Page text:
Formal verification in five easy lessons
Up until a few years ago, formal verification still consisted mostly of model checking with hand-coded properties, and thus was primarily used by academics or highly trained specialists at a few of the largest semiconductor companies.
Today there are several new automatic approaches requiring much less manual setup. Adoption of these approaches is fast moving formal verification from a narrow niche to the mainstream.
This is my list of the top five formal applications in the industry (listed in order of least to most used).
#5. Connectivity Checking
Today’s SoC designs contain large numbers of design IP blocks interconnected through multiple on-chip bus fabrics and thousands of point-to-point connections.
Using dynamic simulation to validate these design assemblies involves the time consuming task of developing directed tests to toggle all the top level design signals, as well as the tedious debugging process to determine why signal values did not transition or propagate as expected.
On the other hand, formal tools can be employed to automatically highlight the areas where the expected connectivity behaviour doesn’t hold true while providing a much faster route to debug any problems.
A complete property set describing system-on-chip (SoC) interconnections can be automatically extracted from a specification that details the design assembly requirements. In most cases this specification is already pre-existing, so the required effort is minimal.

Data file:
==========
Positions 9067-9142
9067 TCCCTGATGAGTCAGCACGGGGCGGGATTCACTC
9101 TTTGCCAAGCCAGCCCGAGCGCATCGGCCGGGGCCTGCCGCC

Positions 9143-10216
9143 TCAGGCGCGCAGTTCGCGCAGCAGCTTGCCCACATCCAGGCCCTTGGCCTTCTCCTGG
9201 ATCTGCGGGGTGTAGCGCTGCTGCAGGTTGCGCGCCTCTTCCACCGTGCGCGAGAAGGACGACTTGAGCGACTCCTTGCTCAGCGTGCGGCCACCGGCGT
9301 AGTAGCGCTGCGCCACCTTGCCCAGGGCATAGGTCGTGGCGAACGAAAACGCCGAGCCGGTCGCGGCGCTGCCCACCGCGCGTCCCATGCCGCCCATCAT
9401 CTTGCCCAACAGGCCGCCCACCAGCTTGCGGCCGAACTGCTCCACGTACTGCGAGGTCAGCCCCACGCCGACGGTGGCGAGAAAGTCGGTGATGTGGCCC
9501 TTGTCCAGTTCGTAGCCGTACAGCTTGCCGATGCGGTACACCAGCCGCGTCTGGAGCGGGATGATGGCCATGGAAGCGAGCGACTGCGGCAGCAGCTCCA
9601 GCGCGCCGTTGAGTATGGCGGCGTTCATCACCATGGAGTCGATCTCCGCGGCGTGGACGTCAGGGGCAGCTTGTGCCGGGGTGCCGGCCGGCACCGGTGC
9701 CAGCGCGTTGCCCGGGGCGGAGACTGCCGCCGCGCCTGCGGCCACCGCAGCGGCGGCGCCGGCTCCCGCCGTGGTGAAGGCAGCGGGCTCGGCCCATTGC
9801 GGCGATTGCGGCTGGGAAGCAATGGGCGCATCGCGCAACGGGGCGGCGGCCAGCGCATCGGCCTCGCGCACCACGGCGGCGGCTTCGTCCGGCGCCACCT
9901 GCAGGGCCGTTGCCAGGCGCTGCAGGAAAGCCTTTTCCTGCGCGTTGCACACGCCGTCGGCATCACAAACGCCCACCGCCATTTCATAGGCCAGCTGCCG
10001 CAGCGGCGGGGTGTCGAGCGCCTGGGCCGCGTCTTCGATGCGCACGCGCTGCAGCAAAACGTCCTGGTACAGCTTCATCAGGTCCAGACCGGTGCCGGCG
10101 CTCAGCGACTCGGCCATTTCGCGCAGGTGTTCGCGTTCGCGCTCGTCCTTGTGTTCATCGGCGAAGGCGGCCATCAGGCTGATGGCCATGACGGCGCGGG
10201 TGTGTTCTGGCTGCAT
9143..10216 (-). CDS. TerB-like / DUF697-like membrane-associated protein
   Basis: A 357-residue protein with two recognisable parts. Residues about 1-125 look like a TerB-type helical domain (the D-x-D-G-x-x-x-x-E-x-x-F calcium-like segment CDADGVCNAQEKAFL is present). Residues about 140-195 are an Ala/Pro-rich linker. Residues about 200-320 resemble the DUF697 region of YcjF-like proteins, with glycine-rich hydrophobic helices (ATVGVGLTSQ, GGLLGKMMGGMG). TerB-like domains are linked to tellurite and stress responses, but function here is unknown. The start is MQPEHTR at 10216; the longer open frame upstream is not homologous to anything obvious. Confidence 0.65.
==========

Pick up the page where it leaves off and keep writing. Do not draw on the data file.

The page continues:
#4. X-state Verification
The synthesis interpretation of X as don’t care can result in silicon that behaves differently than observed in RTL simulation, where X is interpreted as unknown.
The unknown RTL simulation semantics of X has two often discussed pitfalls: x-pessimism and x-optimism. X-optimism is the most worrisome as it can mask true design behaviour by propagating a deterministic value through the design, when in reality various possible values will be seen in silicon. Due to power and area constraints, not all storage elements in a design can be reset directly. Hence, X-states are expected to exist in the design during the initialization phase.
Moreover, X-states can arise in RTL simulation due to a number of other events, such as bus driver value conflicts, out of range indexing and activation of an explicit X-state assignment.
The benefits of a formal approach are two-fold. Firstly, formal can automatically pinpoint the sources of X-states in the design that may have otherwise been masked by X-optimism in RTL simulation.
Secondly, it can exhaustively evaluate all possible design behaviors to determine if X-states can be propagated to corrupt known values. Properties to check for X-state propagation to storage elements or design outputs can be generated automatically, making the setup effort for this process very minimal.
#3. Code Coverage Closure
According to a 2012 study of functional verification by Wilson Research Group and Mentor Graphics, code coverage is a metric used by 70% of today’s project teams with the goal of providing a clear, quantitative, objective measure for assessing their progress towards completeness. Designers do not have to instrument their code with coverage collectors, as these are automatically generated in simulation.